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Baking: Project 1 January 26, 2014

Filed under: Interests,Meal Planning — clappingonthedownbeat @ 7:56 PM

After studying all weekend in preparation for class, I did a home project.  How does AP (all purpose) flour differ in baking bread compared to bread flour?

AP flour is found readily at the grocery store and in most homes, but is not used for commercial baking products.  Bread flour has a high protein content and therefore is used for bread baking for gluten development.  In comparison AP flour has about 11% protein content to bread flours almost 13%.  Will this make a noticeable difference?

photo 5  photo 4-2  bread flour on left, AP flour on right

I used the straight dough method, in where all the ingredients are mixed together.  I allowed both doughs to ferment 4 hours and then I placed them in the fridge to retard the doughs.  Today I baked them off.

photo 3-4  After forming the boules (round shaped bread) I noticed the difference right away.  the bread flour loaf was light, fluffy and soft.  It almost felt delicate to work.  The AP dough was firm and more stiff.  After shaping the dough was benched for 40 minutes.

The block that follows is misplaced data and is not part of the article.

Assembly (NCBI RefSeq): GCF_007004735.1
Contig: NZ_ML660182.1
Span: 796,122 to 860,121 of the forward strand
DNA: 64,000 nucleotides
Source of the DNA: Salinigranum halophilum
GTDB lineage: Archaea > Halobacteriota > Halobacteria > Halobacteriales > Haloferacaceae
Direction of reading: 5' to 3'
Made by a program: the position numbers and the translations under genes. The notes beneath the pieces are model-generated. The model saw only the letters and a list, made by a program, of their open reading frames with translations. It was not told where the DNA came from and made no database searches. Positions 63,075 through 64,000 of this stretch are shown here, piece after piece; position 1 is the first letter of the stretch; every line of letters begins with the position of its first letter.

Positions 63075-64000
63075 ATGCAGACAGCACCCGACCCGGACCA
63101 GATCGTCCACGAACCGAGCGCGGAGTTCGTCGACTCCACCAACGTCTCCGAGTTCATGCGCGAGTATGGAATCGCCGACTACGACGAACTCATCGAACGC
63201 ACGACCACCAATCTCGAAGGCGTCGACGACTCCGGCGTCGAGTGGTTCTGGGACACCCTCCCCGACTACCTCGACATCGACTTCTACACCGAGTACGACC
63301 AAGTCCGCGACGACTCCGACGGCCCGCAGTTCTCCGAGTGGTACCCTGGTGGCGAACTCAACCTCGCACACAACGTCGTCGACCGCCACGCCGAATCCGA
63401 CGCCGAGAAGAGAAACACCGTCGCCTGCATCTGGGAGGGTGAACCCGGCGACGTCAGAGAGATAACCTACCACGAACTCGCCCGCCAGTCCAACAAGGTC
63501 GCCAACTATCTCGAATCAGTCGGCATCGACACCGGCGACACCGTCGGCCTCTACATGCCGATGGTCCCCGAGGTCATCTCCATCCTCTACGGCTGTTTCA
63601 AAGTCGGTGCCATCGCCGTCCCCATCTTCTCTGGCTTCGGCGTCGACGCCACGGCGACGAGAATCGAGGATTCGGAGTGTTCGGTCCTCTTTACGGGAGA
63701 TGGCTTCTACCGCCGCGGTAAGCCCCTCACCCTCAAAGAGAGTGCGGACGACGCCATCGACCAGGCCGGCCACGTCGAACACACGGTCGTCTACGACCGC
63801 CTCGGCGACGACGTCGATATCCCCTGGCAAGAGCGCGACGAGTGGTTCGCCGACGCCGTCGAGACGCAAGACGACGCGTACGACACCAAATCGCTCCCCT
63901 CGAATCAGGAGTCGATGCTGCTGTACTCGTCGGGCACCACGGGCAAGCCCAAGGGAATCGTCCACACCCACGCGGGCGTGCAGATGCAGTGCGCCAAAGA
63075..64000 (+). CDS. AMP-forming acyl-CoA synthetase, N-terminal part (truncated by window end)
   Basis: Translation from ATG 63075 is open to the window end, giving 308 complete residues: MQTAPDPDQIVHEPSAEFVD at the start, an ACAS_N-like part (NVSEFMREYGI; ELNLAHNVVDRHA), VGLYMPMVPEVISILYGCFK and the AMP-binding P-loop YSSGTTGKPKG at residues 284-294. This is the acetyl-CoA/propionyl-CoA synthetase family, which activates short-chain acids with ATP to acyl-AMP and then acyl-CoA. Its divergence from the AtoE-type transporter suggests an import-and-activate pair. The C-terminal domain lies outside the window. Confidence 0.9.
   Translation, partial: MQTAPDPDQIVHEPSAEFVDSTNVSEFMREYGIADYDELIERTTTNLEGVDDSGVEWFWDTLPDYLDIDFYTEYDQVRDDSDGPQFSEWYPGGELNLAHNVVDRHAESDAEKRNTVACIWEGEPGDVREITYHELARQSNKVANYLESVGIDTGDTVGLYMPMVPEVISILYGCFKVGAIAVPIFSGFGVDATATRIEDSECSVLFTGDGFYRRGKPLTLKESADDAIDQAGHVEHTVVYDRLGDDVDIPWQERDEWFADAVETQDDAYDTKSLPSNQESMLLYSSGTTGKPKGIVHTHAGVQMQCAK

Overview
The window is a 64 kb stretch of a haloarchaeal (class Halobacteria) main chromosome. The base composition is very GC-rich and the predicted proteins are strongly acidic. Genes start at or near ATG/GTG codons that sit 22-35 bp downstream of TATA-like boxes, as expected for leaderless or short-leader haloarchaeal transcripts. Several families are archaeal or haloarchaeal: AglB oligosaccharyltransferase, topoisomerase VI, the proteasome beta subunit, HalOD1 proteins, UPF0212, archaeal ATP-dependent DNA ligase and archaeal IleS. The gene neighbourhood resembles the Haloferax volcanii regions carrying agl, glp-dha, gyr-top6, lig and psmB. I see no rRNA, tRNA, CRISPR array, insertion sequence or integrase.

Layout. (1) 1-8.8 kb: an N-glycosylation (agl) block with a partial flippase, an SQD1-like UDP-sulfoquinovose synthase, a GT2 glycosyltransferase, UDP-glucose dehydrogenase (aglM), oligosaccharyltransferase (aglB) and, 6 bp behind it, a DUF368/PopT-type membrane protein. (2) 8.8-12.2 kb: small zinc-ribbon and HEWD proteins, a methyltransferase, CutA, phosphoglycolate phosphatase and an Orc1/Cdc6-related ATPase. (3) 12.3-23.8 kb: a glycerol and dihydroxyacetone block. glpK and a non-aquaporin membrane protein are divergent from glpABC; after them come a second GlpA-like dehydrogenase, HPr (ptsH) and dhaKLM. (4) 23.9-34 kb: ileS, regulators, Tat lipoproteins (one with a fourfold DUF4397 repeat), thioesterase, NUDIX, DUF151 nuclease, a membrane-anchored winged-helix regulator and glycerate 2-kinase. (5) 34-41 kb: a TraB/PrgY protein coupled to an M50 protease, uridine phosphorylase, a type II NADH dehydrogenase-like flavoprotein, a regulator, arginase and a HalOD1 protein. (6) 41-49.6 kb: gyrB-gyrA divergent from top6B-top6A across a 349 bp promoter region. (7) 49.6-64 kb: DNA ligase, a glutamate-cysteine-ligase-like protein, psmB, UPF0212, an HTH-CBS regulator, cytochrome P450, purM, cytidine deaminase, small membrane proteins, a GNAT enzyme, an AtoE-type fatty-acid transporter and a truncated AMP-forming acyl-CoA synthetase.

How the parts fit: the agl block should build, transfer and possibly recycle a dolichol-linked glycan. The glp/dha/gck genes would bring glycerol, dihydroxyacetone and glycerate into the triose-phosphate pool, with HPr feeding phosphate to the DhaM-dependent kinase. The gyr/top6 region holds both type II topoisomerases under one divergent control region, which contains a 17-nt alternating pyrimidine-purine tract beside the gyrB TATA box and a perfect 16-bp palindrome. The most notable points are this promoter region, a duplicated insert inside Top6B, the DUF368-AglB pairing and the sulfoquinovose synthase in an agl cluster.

photo 1-6 Can you see a difference?  They both came out of the oven beautiful.  The difference was in the crumb, the texture of the bread.  I was surprised to find that the bread flour loaf was more dense after baking and more chewy than the AP dough loaf.  The crust on the AP loaf was harder and the crumb was also drier that the bread flour loaf.  I was surprised by the end result.  I had a feeling there would be a difference and I would like the bread flour dough more, but I actually preferred the AP loaf.

Tomorrow night I will be making Vienna loaf bread.  I am excited to see how baking in the commercial kitchen varies from the home kitchen.  I am sure there will be more projects and test comparisons to come!

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One Response to “Baking: Project 1”

  1. Michelle Mae Says:

    That’s really interesting, Amy. It’s quite remarkable how much difference 2% more or less gluten makes. Summer before last, I experiment over and over with wild yeast sourdough, and It was fascinating to see what happened with every little change in the recipe. We ate a LOT of bread that summer!


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